James Rollins

James RollinsJames Rollins is the author of thriller novels such as the Sigma Force series.

What is your method for overcoming writer’s block?

I have a simple one that I use often. In fact, it's attached to my computer with a Post-It note. It's a simple affirmation that I firmly strive to keep close to my heart:


I think a fundamental trap when it comes to writing is the belief that you output that day must be a perfect piece of prose. This can freeze up a writer. I've seen it happen before, and I've felt inklings of that pressure myself. That note is a reminder to shake that off and do one simple thing that day: to put words on a page.

What are your favorite or most helpful writing prompts?

Well, let's talk about what else is attached by Post-It notes to my computer. One is a single word: SPECIFICITY. It's a reminder to make sure that I don't go for the general word (like tree) but go for the specific (like oak or elm). There is power in "specificity" that makes prose shine more strongly, but it's easy to slip up and go for the easy generalization. That writing prompt is there as a daily reminder. Likewise, the other Post-It note lists the five senses. Again this prompt it to remind me not to describe that movie playing in my head through only visual descriptions, but to employ the full power of other senses to make that scene come fully alive for the reader.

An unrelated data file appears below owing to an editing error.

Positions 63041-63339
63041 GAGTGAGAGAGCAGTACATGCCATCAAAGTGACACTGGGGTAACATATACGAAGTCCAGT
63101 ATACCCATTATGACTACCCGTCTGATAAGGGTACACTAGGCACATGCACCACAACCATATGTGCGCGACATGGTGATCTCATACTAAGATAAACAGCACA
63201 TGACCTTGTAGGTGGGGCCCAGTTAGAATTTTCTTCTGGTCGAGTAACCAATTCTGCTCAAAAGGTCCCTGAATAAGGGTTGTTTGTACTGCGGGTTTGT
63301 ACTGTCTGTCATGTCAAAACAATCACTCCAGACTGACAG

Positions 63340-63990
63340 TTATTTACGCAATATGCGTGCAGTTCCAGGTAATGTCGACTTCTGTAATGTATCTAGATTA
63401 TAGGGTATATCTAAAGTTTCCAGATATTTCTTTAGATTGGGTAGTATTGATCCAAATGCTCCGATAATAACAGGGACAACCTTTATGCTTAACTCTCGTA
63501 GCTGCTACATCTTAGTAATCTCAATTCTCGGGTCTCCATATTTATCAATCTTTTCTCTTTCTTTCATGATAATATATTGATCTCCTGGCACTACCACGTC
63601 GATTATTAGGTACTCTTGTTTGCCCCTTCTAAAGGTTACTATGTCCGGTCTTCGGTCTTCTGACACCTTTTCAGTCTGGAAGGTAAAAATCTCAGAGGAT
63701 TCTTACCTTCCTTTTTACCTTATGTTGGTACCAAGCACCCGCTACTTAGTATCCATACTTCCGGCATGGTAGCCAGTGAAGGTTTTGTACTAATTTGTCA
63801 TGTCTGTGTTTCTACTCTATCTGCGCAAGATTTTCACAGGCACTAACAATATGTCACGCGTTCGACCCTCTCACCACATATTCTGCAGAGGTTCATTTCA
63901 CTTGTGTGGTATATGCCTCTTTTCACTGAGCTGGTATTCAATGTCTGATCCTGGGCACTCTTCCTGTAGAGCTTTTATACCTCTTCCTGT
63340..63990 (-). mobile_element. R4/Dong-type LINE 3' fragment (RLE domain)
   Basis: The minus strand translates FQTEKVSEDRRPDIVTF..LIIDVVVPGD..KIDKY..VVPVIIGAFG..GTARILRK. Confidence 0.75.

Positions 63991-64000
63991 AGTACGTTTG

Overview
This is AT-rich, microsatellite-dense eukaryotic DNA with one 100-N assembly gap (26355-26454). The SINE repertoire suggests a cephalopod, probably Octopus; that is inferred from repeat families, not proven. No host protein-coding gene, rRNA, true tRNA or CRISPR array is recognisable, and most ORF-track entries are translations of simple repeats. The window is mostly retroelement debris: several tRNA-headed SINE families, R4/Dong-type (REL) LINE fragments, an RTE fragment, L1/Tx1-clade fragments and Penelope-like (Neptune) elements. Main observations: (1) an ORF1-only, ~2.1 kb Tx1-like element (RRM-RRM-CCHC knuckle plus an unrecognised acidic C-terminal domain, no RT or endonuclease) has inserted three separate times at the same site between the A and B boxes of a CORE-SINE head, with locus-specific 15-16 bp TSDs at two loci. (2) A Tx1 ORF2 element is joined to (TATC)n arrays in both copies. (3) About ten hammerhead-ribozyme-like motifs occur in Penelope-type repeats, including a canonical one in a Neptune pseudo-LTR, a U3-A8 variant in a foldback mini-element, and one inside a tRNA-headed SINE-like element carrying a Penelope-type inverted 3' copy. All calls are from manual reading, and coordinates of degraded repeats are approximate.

What is the most valuable advice you received as a young writer?

This came from an old pulp writer from the 30s and 40s. His name was Lester Dent, but he wrote under the penname Kenneth Robeson. He penned most of the Doc Savage novels, books I read avidly as a kid (okay, just to clarify, I read the Bantam reprints of these old pulp novels during the 70s). But he left behind a great nugget of advice: "Never kill your characters the same way twice."  It's a simple bit of wisdom, fraught with layers of meaning in regards to the pitfalls of repetition, the dangers of lazy writing, and the need to keep both you and your readers on your toes. I've drilled that bit of knowledge down so deep that I don't even need a Post-It note to live by Lester Dent's philosophy. And all writers should.